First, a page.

Normally FastCGI isn’t very helpful when caching is enabled, but on this blog with lots of comments, I think it might help, and perhaps help a lot. FastCGI is technically more complex leading the down side of more things potentially to go wrong.

So if you notice performance today different from yesterday (or not), leave a comment.

9 Responses to Yesterday and today

  1. avatar
    G June 16, 2010 at 12:36 am #

    I was having those same errors over the past 2 days. I haven’t had any problems today. It seems faster, but I don’t know if that is just due to lesser traffic at the moment or even my own perception bias, by having read this article before really thinking about it.

  2. avatar
    Jody June 16, 2010 at 2:11 am #

    I’m getting errors when I click on your links from Twitter.

  3. avatar
    Dr. Conspiracy June 16, 2010 at 9:43 am #

    Jody: I’m getting errors when I click on your links from Twitter.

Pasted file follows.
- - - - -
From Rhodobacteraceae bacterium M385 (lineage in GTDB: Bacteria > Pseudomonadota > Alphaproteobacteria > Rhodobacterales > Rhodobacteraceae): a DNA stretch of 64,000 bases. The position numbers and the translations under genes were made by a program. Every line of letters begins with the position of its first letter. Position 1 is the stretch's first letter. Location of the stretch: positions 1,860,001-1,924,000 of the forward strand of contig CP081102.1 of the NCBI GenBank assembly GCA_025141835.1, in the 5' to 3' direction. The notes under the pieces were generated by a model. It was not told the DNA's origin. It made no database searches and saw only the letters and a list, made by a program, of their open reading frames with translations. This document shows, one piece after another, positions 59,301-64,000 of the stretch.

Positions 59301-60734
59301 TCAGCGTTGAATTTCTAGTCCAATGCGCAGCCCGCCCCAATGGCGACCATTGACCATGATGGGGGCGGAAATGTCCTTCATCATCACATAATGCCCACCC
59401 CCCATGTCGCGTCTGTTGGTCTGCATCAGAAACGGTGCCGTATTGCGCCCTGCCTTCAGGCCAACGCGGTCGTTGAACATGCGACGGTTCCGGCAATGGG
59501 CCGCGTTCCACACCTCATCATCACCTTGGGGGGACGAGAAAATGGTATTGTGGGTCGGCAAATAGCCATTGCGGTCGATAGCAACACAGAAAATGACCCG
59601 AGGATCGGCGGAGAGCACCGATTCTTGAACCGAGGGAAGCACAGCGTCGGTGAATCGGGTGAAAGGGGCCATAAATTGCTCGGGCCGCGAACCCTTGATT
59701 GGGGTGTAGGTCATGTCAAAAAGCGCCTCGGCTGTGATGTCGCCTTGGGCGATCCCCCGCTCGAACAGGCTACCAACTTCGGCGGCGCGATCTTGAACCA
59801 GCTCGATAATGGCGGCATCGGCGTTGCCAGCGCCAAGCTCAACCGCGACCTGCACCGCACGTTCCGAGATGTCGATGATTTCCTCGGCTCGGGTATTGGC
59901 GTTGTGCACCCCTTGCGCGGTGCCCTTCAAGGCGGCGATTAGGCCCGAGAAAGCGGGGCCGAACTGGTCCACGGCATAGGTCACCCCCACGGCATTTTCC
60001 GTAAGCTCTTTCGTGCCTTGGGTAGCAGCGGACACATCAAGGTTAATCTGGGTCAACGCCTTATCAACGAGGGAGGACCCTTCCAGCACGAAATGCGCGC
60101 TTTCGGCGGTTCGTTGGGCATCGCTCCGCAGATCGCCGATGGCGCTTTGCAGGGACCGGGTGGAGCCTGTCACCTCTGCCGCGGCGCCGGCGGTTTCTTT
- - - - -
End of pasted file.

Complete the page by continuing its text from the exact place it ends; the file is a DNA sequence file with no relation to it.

Sorry for the inconvenience. The URL shortening service used to make short article links suitable for Twitter is broken.

    URL shortening services are ubiquitous these days so we tend to forget how these systems can be exploited if not properly secured. The latest example comes via an announcement that Cli.gs, the 4th most popular URL shortening service on Twitter, has been hacked. According to the Cli.gs blog, sometime late Sunday night a hacker exploited a security hole that allowed the attacker to redirect around 2.2 million cli.gs URLs to a single domain name, freedomblogging.com

    Read more at: http://thenextweb.com/2009/06/16/popular-url-shortener-cligs-hacked/

  4. avatar
    Dr. Conspiracy June 16, 2010 at 8:02 pm #

    This comment came in email:

    With no disrespect intended, I just don’t see the traffic here being any real burden on a server. Comments too. They’re very low in numbers and nothing like the thousands found on HuffPo and other servers.